How to Save for a Downpayment

If you set a New Year’s Resolution to buy a home, you are in good company! But like all resolutions, you’ve probably got some work to do to meet your goal, and for first-time homebuyers, that work usually comes in the form of saving for a down payment.  

 

Home ownership is often viewed as one of the staples of adulthood in the US, but it’s a goal that many Millennials are still striving for. In fact, according to CNBC, only about 38% of those 25-34 are homeowners. For reference, that’s 8-9% lower than in previous generations. With an unprecedented student loan burden and skyrocketing rent prices, saving enough for a down payment has felt like an impossible obstacle for many, Millennial or otherwise. 

 

But buying a home should be viewed as a goal rather than a dream, and goals can be planned for and accomplished! Start with these 5 pro tips to save money for a down payment:

 

Write the Goal Down. The first step is also the simplest, so don’t skip it! Writing your goals down has a serious psychological benefit – things inked onto paper feel more real, more important, and more achievable, meaning you’re more likely to take action on them. 

 

But don’t just write down the goal. Use the SMART guidelines for goal setting, and write those down, too! SMART guidelines say that goals should be Specific, Measurable, Attainable, Relevant, and Time-bound. So grab a pen and paper, let’s walk through it together!

 

  • Specific: I need to save $______.__ by __/__/___ in order to buy a house priced at $______. (We highly recommend you apply for preapproval to figure out what you can qualify for, and what percentage of a downpayment you can expect to pay.)

 

  • Measurable: In your specific goal, you set an amount and a date – now divide the amount by the number of months away your goal is. For example, if I want to save $10,000 in a year, I need to save 10,000/12 = $833.33/month. 

 

  • Attainable: Did you just notice that maybe you can’t save $833 a month? That’s okay! You now know if your goal is attainable or not, which means you can go back and alter your goal. Maybe you’ll shoot for a smaller down payment by looking at a smaller mortgage, or maybe you simply need to extend the amount of time it will take to achieve it. 

 

*Measurable and Attainable are probably the two most crucial parts of a savings goal. If you don’t calculate how to measure your progress by using a weekly or monthly goal, you won’t know if the goal is reachable or not. And nothing feels worse than spending a year saving money just to come up south of short! 

If your initial goal isn’t attainable, don’t give up! Figure out where you can change the numbers to make the math work for you. Look at lower mortgage amounts, extend your timeline, and/or research down payment assistance programs. You can do this!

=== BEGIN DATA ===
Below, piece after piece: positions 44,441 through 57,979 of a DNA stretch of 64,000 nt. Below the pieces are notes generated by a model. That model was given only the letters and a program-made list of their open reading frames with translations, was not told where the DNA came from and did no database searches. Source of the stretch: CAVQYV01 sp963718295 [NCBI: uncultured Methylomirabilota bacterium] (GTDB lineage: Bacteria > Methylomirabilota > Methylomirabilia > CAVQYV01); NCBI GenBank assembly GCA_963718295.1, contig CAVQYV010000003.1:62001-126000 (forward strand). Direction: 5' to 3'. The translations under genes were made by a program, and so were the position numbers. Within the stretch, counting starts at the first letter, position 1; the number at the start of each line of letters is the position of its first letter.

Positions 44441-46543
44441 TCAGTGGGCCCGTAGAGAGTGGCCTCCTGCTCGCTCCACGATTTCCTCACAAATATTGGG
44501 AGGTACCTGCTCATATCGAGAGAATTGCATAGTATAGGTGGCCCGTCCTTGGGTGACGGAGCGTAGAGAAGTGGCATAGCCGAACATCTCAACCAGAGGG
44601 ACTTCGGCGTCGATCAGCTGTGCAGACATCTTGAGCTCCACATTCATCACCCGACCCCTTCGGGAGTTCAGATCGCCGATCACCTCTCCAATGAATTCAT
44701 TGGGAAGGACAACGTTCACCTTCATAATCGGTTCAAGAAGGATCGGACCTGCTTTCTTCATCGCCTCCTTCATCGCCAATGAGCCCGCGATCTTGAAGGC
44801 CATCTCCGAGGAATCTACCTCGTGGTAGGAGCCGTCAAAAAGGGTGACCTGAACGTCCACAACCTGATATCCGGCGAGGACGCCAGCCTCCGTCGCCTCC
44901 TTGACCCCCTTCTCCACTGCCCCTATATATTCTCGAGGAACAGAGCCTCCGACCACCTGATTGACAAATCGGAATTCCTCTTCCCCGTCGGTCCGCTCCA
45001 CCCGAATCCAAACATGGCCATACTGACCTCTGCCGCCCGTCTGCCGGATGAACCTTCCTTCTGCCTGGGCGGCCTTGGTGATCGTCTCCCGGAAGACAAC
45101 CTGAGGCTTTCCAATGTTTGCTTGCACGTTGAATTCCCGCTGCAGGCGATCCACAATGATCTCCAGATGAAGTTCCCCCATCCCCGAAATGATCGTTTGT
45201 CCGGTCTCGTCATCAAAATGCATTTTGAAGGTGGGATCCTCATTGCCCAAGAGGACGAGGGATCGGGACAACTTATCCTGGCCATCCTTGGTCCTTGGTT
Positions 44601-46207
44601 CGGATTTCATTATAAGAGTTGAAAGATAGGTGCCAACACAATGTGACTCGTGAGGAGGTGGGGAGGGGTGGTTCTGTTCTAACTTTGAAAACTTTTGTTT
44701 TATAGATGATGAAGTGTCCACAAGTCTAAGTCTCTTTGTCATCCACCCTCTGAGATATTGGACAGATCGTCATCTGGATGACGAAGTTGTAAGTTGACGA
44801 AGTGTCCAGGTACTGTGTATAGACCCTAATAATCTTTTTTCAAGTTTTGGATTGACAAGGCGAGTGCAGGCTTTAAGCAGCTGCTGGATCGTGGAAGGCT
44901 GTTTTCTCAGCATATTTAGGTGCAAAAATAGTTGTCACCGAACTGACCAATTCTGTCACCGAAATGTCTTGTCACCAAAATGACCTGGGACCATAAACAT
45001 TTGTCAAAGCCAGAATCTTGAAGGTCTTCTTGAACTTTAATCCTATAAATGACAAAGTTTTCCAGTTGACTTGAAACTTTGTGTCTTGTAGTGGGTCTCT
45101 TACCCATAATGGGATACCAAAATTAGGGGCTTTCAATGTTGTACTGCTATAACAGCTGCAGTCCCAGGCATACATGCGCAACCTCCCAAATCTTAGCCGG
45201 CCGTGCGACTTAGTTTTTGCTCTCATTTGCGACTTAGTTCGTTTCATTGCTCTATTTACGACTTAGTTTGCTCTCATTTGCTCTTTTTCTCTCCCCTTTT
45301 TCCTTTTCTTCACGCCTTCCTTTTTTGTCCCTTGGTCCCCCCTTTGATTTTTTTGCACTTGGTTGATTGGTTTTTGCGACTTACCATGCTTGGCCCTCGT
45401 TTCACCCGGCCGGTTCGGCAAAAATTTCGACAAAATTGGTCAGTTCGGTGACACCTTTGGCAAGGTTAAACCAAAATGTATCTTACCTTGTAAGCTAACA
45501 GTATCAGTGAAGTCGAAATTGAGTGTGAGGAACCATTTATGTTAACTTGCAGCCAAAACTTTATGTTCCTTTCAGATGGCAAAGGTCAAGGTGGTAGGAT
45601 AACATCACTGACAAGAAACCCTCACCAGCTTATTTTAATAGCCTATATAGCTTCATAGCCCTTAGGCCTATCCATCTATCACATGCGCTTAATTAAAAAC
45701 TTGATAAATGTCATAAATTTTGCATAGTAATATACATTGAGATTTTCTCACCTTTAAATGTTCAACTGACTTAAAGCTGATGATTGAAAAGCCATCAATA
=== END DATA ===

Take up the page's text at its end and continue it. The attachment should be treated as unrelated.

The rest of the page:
• Relevant: Is your goal reasonable, realistic, and beneficial? If you’ve done your work on the previous two parts, your answer here should be a resounding yes!

 

  • Time-bound: When do you want to reach your goal? Check in with yourself weekly to make sure you’re on track.

 

Make Goals Public. Okay, now you know what your goal is and what you need to do to achieve it on your timeline. But does anyone else know? TELL THEM! Publicly sharing your goals has a two-fold benefit. For one, when your friends and family know about your goals, they can get on board and help you succeed! Plus, public accountability comes with a certain fear-of-failure factor – if you miss your goal and everyone knows it, that doesn’t feel great! The fear of public failure is a strong motivator – use it to your advantage.

 

Get a 3rd Party Accountability. Since you’ve already committed to going public with your savings goal, find a friend, coworker, family member, etc. who is your designated cheerleader and coach. An accountabili-buddy is just that – a buddy who keeps you accountable. A good accountabili-buddy will help you figure out the areas where you can cut back spending in order to save more, and will call you out when your actions are counterproductive to your goals.

 

Define Accountability and Consequences for Failure. Let’s be honest – it’s hard to stick with a big goal like saving money. You start out super excited, but then things get hard (and probably a little boring too). And a few months in, you start to think oh well, I’ll just give up, it’s easier! And why wouldn’t you?

 

That’s why you set or define consequences for failure! When you’re saving for a down payment, you’ll probably be defining consequences along the lines of “if I miss my savings goal, I’ll have to sign another lease” or “if I miss my savings goal, I’ll have a higher monthly payment.” When that why bother? feeling strikes, remember the consequences of quitting, and the reward of succeeding (a snazzy new house and a great investment!).

 

The Real Estate Agent Spokane Team

 

The Real Estate Agent Spokane Team is dedicated to sharing and promoting everything great about Spokane! We believe that Spokane is the best city in America, and there are so many reasons why. That’s why we dedicate our blog, Facebook, and YouTube channel to highlighting the best that Spokane has to offer. Be sure to follow along with us for more insider updates on events, dining and nightlife, and outdoor activities in Spokane.

Carrie Meyer, leader of the Real Estate Agent Spokane Team, transferred to real estate after a 30+ year career as a paralegal (Certified Legal Assistant). Her combined experience in law and real estate makes her a tour de force in contracts and negotiations.

Wendy Smith, team member, has lived all over the country before finding her forever home in Spokane. Wendy pairs her real estate experience with a background in customer service to provide an exemplary client experience for both buyers and sellers. 

 

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